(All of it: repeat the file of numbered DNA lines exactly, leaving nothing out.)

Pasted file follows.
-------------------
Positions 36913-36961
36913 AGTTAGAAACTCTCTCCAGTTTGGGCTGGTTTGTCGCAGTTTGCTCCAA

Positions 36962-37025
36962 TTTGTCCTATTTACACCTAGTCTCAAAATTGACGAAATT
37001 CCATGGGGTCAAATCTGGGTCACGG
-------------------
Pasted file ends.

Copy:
Positions 36913-36961
36913 AGTTAGAAACTCTCTCCAGTTTGGGCTGGTTTGTCGCAGTTTGCTCCAA

Positions 36962-37025
36962 TTTGTCCTATTTACACCTAGTCTCAAAATTGACGAAATT
37001 CCATGGGGTCAAATCTGGGTCACGG